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Issue No.03 - July-September (2006 vol.28)
pp: 96, c3
Paul E. Ceruzzi , Smithsonian Institution
ABSTRACT
The Internet is a technological construction with a magnitude and scope comparable to the hydroelectric dams, railroads, aircraft, and electric power systems of an earlier era. Yet, it has no obvious physical manifestation--no physical object we can point to that obviously and unambiguously represents it. This article suggests some of the reasons why that is and whether a physical essence is important in defining large-scale technological systems.
INDEX TERMS
material culture, Internet, networking
CITATION
Paul E. Ceruzzi, "The Materiality of the Internet", IEEE Annals of the History of Computing, vol.28, no. 3, pp. 96, c3, July-September 2006, doi:10.1109/MAHC.2006.58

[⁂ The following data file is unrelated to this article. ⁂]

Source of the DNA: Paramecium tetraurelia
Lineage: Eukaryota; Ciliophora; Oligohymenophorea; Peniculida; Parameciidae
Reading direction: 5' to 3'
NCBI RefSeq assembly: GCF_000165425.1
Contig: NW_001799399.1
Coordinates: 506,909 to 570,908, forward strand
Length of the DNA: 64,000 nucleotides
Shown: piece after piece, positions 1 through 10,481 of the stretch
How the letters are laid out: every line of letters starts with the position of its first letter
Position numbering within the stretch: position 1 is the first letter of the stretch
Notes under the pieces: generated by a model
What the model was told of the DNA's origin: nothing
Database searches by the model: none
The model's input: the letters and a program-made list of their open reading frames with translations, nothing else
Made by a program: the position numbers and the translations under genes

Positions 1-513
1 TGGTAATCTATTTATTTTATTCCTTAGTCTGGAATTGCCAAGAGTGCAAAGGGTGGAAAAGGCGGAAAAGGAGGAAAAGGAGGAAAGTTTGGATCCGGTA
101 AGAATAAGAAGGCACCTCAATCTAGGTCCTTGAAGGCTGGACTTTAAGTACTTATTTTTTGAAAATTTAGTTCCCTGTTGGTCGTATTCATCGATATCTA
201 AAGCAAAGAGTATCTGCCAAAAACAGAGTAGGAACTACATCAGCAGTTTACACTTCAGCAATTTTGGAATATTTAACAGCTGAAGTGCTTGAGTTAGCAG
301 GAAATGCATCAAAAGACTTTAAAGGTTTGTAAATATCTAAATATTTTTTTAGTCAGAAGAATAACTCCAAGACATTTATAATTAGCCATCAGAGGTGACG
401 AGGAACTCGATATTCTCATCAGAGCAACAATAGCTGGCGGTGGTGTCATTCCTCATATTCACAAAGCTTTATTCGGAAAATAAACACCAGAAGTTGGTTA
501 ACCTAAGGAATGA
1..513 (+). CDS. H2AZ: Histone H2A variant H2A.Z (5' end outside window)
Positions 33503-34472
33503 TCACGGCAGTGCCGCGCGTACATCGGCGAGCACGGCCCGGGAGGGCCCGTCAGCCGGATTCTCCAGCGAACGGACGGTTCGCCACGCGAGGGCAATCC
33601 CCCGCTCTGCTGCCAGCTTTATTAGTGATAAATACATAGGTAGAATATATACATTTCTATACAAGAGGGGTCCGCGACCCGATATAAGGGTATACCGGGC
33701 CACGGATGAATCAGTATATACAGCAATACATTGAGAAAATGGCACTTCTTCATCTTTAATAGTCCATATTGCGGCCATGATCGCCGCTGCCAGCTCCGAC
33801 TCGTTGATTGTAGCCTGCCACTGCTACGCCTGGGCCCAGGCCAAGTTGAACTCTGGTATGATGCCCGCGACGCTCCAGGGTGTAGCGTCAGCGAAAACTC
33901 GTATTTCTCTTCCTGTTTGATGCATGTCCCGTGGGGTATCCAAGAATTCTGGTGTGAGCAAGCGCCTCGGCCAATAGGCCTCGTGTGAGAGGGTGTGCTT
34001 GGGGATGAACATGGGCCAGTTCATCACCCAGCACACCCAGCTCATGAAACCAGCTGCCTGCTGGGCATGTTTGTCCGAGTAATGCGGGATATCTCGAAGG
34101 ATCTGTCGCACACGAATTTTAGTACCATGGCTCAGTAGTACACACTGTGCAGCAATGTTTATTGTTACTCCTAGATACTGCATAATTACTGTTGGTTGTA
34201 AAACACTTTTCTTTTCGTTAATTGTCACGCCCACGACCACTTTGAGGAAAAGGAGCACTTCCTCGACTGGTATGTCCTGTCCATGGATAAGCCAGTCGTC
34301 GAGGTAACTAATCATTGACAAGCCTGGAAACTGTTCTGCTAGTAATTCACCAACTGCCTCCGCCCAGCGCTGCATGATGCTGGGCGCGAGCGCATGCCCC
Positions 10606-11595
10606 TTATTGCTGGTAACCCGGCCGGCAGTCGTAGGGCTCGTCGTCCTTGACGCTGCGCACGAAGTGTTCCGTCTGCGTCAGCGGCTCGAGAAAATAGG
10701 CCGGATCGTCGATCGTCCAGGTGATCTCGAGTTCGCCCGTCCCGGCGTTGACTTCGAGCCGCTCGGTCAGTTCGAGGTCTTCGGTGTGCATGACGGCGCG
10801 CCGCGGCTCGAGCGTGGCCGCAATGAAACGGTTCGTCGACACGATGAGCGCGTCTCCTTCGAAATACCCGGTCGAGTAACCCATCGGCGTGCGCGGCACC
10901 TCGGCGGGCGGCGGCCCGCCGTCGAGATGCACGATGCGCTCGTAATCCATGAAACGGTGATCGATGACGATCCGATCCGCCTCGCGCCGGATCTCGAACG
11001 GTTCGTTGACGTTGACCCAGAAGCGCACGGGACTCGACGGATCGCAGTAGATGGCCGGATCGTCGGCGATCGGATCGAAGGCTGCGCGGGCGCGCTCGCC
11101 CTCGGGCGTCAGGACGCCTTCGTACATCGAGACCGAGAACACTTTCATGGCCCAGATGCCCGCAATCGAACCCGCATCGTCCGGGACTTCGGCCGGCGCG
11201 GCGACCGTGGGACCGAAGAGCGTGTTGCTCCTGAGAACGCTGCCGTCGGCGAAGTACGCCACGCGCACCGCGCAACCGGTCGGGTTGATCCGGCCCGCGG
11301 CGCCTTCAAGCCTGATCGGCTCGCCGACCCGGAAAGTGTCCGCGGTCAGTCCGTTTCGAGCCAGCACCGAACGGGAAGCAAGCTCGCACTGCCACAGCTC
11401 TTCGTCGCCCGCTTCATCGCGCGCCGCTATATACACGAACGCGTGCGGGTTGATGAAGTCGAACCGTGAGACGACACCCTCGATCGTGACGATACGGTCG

REFERENCES
1. In T. Berners-Lee, Weaving the Web, Harper, 1999, pp. 207–208, Berners-Lee states that "Unitarian universalism had no influence on the Web. But I can see how it could have, because I did indeed design the Web around universalist (with a lowercase u) principles."
2. Twenty years later that same agency hired Bill Gates, again briefly, to develop control software for its network of PDP-10 computers.
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